Royal Marines lead by example with litter sweep on the commons
Royal Marine recruits from the Commando Training Centre at Lympstone have carried out a Christmas litter picking operation on the East Devon Pebblebed Heaths as part of Exercise Woodbury Sweep.
As well as removing debris from Royal Marine training exercises, the troops collected sacks of civilian litter left behind on the conservation area by visitors.
Captain Steve Cotton from the Commando Training Centre Royal Marines Lympstone said: "We are very fortunate to have access to such a versatile training area and we are committed to ensuring our activity does not damage this very important heathland.
"Although our trainees are under orders not to leave any kind of debris or litter, we undertake a sweep after exercises to ensure our activity does not adversely impact on the ecology and biodiversity of this important wildlife area. At the same time we also find and remove a large quantity of litter left by the general public which goes some way towards ensuring the long-term well-being of the area."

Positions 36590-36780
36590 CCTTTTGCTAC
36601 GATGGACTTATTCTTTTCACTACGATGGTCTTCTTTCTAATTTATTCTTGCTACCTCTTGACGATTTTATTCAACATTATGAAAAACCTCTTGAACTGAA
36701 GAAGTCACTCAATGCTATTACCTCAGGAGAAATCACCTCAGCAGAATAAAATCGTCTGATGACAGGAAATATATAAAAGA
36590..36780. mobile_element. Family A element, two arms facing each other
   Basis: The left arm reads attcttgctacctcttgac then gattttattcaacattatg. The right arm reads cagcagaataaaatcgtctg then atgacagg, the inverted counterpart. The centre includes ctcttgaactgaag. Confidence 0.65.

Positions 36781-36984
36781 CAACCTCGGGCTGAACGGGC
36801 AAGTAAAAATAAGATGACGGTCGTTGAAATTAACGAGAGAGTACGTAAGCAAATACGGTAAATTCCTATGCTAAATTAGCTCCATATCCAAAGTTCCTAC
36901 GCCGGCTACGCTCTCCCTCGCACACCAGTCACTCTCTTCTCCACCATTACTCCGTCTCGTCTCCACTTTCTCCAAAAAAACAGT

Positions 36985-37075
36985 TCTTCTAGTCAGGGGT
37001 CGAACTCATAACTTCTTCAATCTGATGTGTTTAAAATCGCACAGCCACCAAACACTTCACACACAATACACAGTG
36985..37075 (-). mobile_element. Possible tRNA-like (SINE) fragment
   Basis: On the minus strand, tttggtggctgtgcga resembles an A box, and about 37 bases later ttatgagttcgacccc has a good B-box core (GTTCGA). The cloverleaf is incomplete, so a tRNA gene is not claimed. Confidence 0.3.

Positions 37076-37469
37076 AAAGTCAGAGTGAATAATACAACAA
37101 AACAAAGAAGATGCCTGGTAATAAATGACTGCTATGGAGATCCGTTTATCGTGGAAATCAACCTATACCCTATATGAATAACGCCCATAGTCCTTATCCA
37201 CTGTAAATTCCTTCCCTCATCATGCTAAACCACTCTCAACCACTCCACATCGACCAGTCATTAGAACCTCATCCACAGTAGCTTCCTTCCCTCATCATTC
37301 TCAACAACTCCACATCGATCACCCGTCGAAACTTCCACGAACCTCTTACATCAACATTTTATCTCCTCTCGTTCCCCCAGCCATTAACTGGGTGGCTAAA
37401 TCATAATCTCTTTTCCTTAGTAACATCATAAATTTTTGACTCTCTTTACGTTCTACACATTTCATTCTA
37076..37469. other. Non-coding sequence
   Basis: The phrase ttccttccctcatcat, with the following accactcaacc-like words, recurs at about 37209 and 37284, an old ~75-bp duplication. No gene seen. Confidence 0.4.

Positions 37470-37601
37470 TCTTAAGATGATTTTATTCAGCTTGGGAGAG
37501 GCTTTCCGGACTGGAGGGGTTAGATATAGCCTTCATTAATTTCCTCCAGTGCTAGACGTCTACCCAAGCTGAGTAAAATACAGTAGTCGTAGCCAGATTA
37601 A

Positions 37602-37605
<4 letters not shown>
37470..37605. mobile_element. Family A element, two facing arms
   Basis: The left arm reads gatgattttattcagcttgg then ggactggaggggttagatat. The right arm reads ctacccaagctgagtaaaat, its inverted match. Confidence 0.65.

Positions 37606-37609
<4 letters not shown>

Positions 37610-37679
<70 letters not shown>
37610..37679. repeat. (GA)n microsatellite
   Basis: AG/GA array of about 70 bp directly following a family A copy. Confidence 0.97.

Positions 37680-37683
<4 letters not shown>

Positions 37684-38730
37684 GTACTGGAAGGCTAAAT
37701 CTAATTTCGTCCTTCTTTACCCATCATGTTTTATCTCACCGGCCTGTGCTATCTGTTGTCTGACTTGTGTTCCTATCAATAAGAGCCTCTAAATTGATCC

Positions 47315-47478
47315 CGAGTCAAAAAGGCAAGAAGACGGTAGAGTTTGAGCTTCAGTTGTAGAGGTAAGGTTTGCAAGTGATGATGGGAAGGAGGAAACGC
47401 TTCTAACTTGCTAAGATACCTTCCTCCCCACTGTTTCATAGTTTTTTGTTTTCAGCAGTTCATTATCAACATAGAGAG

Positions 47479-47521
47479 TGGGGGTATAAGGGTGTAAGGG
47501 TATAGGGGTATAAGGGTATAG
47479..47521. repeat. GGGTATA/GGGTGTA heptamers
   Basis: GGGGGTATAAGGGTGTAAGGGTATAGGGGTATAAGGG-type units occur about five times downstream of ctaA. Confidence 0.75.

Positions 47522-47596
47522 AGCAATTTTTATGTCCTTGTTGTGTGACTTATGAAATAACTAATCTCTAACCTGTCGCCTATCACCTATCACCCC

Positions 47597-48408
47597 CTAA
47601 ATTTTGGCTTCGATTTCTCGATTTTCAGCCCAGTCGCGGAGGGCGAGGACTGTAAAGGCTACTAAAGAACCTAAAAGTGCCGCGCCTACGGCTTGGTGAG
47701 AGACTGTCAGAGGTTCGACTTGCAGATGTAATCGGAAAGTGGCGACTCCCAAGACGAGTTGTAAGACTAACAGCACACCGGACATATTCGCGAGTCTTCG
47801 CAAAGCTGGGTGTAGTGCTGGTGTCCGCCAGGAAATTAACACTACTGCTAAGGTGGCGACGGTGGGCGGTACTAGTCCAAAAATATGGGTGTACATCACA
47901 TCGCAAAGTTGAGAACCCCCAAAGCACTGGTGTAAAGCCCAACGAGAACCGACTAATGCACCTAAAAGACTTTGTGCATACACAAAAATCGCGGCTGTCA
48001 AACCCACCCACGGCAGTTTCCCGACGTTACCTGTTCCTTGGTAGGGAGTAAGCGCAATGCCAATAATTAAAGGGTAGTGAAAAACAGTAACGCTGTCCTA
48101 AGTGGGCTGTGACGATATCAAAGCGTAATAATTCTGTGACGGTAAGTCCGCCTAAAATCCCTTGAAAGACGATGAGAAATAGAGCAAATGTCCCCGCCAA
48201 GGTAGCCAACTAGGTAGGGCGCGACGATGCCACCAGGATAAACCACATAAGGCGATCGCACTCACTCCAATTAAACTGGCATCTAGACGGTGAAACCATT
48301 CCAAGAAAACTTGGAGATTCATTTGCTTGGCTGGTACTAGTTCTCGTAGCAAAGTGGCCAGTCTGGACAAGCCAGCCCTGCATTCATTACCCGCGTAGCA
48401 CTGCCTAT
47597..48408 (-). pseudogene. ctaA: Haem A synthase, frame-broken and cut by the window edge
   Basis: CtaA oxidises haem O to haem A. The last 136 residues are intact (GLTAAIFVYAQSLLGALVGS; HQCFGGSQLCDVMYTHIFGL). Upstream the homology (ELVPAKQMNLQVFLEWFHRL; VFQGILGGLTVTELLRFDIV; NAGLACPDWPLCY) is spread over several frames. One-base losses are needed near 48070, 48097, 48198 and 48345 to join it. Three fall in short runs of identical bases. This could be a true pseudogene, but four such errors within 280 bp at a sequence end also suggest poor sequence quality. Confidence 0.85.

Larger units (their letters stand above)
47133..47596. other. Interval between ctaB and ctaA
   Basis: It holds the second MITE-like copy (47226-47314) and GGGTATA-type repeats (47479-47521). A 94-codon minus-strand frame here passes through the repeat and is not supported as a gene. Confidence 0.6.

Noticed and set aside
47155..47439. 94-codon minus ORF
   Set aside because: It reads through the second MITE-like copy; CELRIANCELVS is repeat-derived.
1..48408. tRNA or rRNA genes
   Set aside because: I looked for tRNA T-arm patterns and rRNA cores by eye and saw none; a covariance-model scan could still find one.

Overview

The East Devon Pebblebed Heaths, which are owned by Clinton Devon Estates and managed by the Pebblebed Heaths Conservation Trust, are within the East Devon Area of Outstanding Natural Beauty (AONB). Designated as a Special Area of Conservation and a Special Protction Area they sit at the top of the hierarchy of European conservation sites. They are also recognised as a Site of Special Scientific Interest (SSSI) in the UK.
Sam Bridgewater, Nature Conservation Manager for Clinton Devon Estates said: "We urge people to come and enjoy the heaths but to be mindful of their special conservation value and take away what they bring with them to help us protect the wildlife and allow others to enjoy its unspoilt beauty."
The East Devon Pebblebed Heaths have been used by the Royal Marines for training since 1939 and the start of World War Two when the needs of the war required the Royal Marines to expand. Since then the commons have provided the ideal terrain for important basic-skills training, with all recruits now briefed on its conservation importance by the Pebblebed Heaths Conservation Trust.
Public access to all 2,800 acres of heath land is protected under the 2000 Crow Act.